FundRaiser Blog

The FundRaiser Software Blog is an excellent resource for nonprofit organizations looking to learn more about fundraising, donor management, membership management, and much more.

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Dear Kim:

Our church needs make a number of renovations.  These are not cosmetic—the roof leaks, the basement floods and many of the pews are falling apart and have splinters.  The congregation is small, but the church is historic and right downtown.  Of course we would rather wait until the economy improves, but we simply can’t. We are in danger of being shut down for being unsafe.  Everyone says you can’t launch a capital campaign right now, but what else can we do?

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in Non-Profit Fundraising Tips 3
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Tony Poderis suggests that, in a capital campaign, fully one third of your goal should be met by only 10 to 15 donors, and that the next third will be met by another 75 to 100 donors.  While you may have a good idea who those top donors are, it would be asking a bit much that you also, off the top of your head, know who those next hundred top donors might be.  So here are a few ideas that can help:

1.  Use the Donor List Report in Amount Order

The Donor List report can be set up to list donors in order of their giving amounts, with the largest donors always at the top of the list.  You can limit the range of gifts in many ways, to consider only monetary gifts, for instance, or to look at just a certain time period in the recent past.  And, when you are previewing the report, you can choose to print only the first few pages (or whatever number you need) to get the top 115 or so donor names, based on your selection criteria.

...
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in Trainers Blog 1192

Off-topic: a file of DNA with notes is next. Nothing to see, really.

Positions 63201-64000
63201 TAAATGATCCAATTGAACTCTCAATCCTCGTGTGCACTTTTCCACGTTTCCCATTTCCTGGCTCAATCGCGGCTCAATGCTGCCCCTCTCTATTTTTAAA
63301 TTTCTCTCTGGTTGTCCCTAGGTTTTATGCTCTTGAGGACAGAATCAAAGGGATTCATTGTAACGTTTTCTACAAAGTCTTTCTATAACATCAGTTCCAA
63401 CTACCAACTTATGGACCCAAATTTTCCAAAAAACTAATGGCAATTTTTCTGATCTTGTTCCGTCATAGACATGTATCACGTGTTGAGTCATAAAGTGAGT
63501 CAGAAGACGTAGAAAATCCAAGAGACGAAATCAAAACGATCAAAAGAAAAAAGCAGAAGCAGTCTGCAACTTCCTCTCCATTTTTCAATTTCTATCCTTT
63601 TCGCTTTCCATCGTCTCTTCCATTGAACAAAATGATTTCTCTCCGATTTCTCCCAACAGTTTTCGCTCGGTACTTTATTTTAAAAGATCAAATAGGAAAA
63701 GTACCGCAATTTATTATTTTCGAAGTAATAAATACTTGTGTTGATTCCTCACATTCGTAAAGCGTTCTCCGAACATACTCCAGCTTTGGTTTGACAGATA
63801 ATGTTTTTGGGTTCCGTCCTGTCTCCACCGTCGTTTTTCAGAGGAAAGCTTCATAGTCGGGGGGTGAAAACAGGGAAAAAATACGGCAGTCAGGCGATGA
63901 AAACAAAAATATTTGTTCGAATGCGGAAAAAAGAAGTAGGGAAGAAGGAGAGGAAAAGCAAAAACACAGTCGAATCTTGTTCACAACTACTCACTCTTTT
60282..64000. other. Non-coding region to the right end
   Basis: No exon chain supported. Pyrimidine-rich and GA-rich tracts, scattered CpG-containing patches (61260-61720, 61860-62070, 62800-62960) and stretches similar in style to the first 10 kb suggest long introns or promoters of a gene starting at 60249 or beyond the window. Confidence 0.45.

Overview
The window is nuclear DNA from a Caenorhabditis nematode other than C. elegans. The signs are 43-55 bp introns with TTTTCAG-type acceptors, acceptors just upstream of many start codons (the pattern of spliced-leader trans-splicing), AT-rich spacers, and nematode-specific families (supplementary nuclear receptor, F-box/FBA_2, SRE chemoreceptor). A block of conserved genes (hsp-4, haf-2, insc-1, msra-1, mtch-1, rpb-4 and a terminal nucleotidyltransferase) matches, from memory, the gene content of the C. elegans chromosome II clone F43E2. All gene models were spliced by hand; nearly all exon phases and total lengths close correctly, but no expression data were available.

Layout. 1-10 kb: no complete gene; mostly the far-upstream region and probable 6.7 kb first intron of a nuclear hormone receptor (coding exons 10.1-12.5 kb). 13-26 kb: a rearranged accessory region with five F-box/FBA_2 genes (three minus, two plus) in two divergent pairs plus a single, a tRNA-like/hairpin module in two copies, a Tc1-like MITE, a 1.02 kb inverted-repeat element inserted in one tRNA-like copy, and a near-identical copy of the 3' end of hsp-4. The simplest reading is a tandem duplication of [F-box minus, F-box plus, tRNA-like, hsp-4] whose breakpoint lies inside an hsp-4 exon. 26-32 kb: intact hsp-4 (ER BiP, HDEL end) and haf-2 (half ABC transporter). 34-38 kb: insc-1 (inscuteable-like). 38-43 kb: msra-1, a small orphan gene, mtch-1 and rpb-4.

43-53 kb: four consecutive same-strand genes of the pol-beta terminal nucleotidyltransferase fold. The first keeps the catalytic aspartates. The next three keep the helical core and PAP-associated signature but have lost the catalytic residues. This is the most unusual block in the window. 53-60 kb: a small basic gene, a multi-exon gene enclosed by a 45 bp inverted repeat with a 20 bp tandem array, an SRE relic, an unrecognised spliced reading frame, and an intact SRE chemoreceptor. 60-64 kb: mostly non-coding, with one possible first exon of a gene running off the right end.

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A capital campaign raises money that will be spent to acquire or improve a physical asset. The most common use of a capital campaign is for the purchase, construction, or renovation of a building (commonly referred to as “bricks and mortar”). However, an organization can conduct a capital campaign to purchase machinery, equipment, furniture, fixtures, or any physical asset that can be reflected on its balance sheet.

The purpose of a capital campaign differs from that of an endowment campaign in that the money raised will not be used to cover ongoing, operational expenses, or to fund special projects. Capital funds are spent on one-time or seldom recurring expenditures. The primary difference between capital and endowment funds is that capital funds are not retained and invested to yield income. However, capital and endowment campaigns are very similar in their planning and management.

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in Non-Profit Fundraising Tips 2001
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Volunteers are the lifeblood of a development operation, and trustees are the most important volunteers of all. The trustees approve an organization’s budget and they must accept personal responsibility for raising called-for contributed income. They are expected to set the pace in giving, recruiting other volunteers, and soliciting major donors.

Too often I have been engaged as a consultant only to have the executive director of the organization or chair of the board of trustees tell me, “Our board doesn’t raise money. You’ll have to look elsewhere for fund-raising leadership.” That’s when I tell them they have to change the makeup of the board. A board must include individuals capable of leading a major fund-raising campaign. There is no greater strength in a fund-raising campaign than a board ready and willing to lead. There is no greater weakness than one which sees fund-raising as someone else's responsibility.

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in Non-Profit Fundraising Tips 1849
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The economy is on the rebound, or so most of the news I've heard says, even though we individuals may not be feeling the positive effects as strongly as we'd like.  In light of the rebound, I'm re-posting a blog I wrote a while back, thinking that it might be time for some of you to think about revisiting projects or campaigns you've had on hold.